Judgment:

R.S. Sarkaria, J.

1. This is a petition under Article 32 of the Constitution for the issuance of a writ of habeas corpus.

2. Vasantlal D. Minawala (hereinafter referred to as the detenu resides in Bombay, and carries on business as a gold dealer in partnership in the name and style of 'Jewellers Danabhai Minawala' at 212/58, Naveri Bazar, Bombay-2.

3. On December 24, 1979, an order, dated December 18, 1979, issued under Section 3(1) of the COFEPOSA, by Shri S.D. Deshpande, the Deputy Secretary, Government of Maharashtra, Home Department (Special), expressed in the name of the Governor, was served on the detenu. On the same date, the grounds of detention were served on the detenu.

4. On January 9, 1980, on. behalf of the detenu his Advocate addressed a letter to the Deputy Secretary, Government of Maharashtra, Home Department (Special), copies of which for immediate action were endorsed to (1) the Chief Minister, Government of Maharashtra, Bombay; (2) the Collector of Customs; and (3) the Assistant Collector of Customs (R and I), COFEPOSA Cell, Bombay. In this letter, the Advocate requested the addressees to be furnished with copies of all the material documents and statements referred to and relied upon in the grounds of detention, to enable the detenu to make an effective representation against the impugned order of detention.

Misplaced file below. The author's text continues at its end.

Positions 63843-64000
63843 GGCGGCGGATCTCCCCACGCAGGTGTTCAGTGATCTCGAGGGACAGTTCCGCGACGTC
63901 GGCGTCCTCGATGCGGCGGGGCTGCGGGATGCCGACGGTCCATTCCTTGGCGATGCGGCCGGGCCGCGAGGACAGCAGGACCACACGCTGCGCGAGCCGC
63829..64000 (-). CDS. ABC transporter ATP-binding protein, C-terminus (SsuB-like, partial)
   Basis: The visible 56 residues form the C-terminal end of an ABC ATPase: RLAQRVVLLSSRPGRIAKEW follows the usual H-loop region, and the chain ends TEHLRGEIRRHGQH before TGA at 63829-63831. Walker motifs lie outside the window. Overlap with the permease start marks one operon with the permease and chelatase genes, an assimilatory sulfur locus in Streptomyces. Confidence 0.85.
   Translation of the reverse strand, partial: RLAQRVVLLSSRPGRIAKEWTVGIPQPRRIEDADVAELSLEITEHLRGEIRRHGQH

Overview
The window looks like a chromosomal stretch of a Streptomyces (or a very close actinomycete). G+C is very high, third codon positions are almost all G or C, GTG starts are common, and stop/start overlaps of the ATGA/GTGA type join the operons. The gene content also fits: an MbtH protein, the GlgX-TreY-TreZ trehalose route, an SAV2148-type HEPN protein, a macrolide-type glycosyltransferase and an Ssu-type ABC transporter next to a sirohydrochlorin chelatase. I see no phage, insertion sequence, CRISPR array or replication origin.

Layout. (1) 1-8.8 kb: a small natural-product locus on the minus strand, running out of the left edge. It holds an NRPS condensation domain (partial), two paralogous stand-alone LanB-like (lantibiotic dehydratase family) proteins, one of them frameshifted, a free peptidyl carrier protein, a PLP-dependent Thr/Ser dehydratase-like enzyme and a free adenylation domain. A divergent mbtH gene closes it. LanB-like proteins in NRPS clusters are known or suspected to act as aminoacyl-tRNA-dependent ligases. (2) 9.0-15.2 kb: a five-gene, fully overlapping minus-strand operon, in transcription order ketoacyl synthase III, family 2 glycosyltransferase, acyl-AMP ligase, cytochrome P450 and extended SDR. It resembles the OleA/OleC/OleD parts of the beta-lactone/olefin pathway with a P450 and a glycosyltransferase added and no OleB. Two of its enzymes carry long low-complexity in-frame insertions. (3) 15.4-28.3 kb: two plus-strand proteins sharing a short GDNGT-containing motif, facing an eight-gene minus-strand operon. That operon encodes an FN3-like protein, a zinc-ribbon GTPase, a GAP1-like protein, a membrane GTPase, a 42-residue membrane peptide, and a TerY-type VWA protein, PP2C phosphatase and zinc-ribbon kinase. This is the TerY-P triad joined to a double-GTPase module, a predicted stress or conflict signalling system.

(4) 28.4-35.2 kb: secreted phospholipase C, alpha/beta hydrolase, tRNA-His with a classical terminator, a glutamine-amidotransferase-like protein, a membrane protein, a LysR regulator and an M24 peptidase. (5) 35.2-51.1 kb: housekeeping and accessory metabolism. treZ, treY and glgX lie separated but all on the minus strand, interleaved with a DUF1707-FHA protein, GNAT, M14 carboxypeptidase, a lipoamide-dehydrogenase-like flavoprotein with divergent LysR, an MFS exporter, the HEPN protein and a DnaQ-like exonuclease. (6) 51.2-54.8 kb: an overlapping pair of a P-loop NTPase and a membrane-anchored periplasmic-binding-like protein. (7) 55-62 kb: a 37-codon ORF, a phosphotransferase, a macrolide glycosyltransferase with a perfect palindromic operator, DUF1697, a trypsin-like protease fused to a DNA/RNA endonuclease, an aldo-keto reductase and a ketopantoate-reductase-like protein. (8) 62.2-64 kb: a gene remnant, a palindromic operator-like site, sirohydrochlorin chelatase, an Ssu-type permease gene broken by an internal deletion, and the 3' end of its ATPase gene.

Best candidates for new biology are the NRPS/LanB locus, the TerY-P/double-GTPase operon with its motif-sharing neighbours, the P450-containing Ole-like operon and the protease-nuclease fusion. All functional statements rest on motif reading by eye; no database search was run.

5. By his reply, dated February 1, 1980, addressed to the detenu's Advocate, Shri S.M. Sule, the Under Secretary, Government of Maharashtra, Home Department (Special), stated that since the grounds of detention served on the detenu were clear, elaborate and precise, the request of the detenu for supply of copies of all statements, panchanamas and other documents relied upon in the grounds of detention, it was regretted, could not be granted. This refusal was conveyed to the detenu about 23 days after he had made, through his counsel, a request for the Supply of the basic documents.